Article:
I’ve decided to change the way that I eat and eat a plant-based diet, and I want to talk about my reasons why. I’ll do my best to do this without sounding like a holier-than-thou yuppie.
I decided to give up meat for a different reason than you might assume – climate change. I’ve always been terrified of climate change. Ever since I was 14 and my science teacher played An Inconvenient Truth for my class, I’ve had this creeping feeling like ants walking across my shoulder blades that it’s a much bigger problem than we want to admit or address and it will come back to bite us – hence, it being an inconvenient truth.
So I’ve been looking up what we can do to help fight climate change, because although I’m a pessimist by nature, I want to be optimistic about this issue because I know that there are things that I can do to help, even just a little bit. Bronson and I have switched our light bulbs to LEDs to reduce our energy usage, we’re taking shorter showers to reduce our water usage, hoarding all of our recyclables to take down to the recycling center to reduce our waste, figuring out how to compost within an apartment and, we’ve given up meat.
One of the biggest contributors to climate change is the meat industry and 14.5% of greenhouse gas emissions come from livestock. Cows belch methane gas as they digest, which is 84x more potent than CO2, which is what everyone is usually worried about with climate change. Aside from that, 26% of land around the world is used for grazing livestock and 33% is used just to grow crops for the livestock to eat, so that we can eat them. Smaller land animals like chicken, turkeys and pigs aren’t as large of contributors to climate change as cattle, but they still play a role. The giant facilities used to raise the animals have a huge carbon footprint from the energy that they require and amount of land used for them. And yes, I started to feel sad for the animals and the way that they’re treated.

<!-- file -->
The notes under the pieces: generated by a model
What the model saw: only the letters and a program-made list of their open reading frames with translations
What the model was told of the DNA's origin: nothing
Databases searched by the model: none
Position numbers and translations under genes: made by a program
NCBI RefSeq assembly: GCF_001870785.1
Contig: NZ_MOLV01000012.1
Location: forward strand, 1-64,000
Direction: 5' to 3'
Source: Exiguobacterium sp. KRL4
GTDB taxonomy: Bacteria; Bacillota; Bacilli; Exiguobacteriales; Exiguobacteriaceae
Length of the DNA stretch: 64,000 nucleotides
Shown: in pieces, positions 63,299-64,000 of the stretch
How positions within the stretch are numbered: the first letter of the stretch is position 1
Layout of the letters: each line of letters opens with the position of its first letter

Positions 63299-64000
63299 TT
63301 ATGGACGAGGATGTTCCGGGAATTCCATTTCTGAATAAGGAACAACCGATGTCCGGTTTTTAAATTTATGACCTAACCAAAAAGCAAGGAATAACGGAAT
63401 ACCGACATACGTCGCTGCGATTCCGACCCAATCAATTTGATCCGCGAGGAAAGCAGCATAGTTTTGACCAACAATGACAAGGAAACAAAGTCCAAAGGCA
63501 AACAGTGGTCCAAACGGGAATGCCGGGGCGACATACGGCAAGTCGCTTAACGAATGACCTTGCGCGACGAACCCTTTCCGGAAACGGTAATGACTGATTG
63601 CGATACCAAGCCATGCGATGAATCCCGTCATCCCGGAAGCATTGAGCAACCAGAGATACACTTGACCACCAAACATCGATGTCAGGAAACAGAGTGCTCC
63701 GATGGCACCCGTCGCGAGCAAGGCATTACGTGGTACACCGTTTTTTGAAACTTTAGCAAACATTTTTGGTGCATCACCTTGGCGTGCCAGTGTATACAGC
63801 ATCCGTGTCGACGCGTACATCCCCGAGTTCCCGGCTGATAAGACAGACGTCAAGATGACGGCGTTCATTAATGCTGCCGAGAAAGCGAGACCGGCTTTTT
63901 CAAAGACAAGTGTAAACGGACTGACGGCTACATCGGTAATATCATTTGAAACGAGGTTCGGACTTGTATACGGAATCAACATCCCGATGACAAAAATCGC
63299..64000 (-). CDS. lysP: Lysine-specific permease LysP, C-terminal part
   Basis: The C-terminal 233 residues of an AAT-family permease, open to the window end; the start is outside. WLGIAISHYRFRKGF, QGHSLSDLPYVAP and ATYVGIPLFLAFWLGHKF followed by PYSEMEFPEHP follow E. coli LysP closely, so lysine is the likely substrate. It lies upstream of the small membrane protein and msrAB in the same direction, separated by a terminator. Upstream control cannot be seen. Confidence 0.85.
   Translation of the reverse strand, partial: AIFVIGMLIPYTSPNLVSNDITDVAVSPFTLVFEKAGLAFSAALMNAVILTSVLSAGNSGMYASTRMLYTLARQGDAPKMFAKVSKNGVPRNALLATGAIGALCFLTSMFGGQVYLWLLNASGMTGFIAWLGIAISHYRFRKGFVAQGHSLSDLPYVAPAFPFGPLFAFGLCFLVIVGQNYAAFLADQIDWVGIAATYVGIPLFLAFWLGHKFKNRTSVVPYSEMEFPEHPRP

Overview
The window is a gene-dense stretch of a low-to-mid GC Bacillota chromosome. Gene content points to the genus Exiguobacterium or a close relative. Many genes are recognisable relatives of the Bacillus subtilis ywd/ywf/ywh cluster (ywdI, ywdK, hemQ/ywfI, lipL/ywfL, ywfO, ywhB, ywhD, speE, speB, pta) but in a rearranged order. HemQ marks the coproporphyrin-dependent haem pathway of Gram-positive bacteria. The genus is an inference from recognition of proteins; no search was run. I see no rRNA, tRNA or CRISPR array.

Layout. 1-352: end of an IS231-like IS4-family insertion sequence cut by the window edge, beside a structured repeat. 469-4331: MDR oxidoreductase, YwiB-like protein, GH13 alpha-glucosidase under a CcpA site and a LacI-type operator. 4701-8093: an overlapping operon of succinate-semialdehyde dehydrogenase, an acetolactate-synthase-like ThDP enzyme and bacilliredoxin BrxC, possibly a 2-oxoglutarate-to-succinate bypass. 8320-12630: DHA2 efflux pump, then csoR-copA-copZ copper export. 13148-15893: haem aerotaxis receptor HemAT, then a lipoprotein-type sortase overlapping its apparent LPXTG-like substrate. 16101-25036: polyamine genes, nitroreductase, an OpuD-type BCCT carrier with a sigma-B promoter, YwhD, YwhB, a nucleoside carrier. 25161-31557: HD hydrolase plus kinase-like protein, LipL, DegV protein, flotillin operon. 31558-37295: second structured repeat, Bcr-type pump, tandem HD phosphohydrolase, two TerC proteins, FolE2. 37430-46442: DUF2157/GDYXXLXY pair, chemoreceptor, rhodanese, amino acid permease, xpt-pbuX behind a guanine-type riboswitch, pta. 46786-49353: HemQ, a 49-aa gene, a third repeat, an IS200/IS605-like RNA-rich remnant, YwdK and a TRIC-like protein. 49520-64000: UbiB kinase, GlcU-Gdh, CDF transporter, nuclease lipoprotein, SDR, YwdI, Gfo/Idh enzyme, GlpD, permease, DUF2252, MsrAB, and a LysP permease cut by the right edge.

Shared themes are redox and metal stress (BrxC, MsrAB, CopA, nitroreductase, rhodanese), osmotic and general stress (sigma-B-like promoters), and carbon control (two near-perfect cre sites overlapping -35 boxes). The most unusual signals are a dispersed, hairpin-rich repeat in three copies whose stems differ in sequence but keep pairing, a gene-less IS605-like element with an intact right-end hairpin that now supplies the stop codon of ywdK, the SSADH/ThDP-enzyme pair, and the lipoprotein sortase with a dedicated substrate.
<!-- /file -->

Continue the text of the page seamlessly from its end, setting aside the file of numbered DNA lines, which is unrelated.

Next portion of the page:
Even if you don’t want to give up all meat for good, cutting down your consumption of it can make a difference. I gave up beef in November and then my stomach started to react negatively to pork (probably a separate issue, but I’m not about to pick a fight with my stomach), so I had to give that one up. When I told Bronson that I was considering going full vegetarian to reduce my contribution to climate change – really just considering it, I hadn’t committed myself to anything yet – he took the idea and ran. He’s been more gung-ho about it than me! We stopped cooking meat at home, but I considered going pescatarian on my own. I just hopped on the sushi bandwagon a few years ago, I wasn’t ready to give it up yet! But then I started reading about the effects of overfishing, I was pretty done. So after I sufficiently stuffed myself full of fish sushi, I gave up seafood as well. Peace out, meat.
In all of this thinking about my fears of climate change and wanting to live differently, I feel like I finally understand Ghandi’s quote – “Be the change you wish to see in the world”. The idea always seemed so ambiguous to me, because I only thought of it in terms of my behavior toward other people, like being kind to a stranger (which is fucking hard for a level 10 introvert!) to put some positivity into the ether. But now, I get it. If I want the world to get better, I have to start with myself. That’s the only thing that I can control in this situation. I’m afraid of a problem that is so out of my control – I can’t make Trump turn the White House website’s page on climate change back on, I can’t shut down the fossil fuel industry and slap Rex Tillerson in the face, I can’t convince everyone to give up meat or make anyone believe anything that they don’t want to – but I can live my life in the way that I would like to see the rest of the world change. I know that I’m trying my hardest to help our little green planet. So I’m working on reducing my waste, I’m cutting my water consumption, and I’m eating a plant-based diet.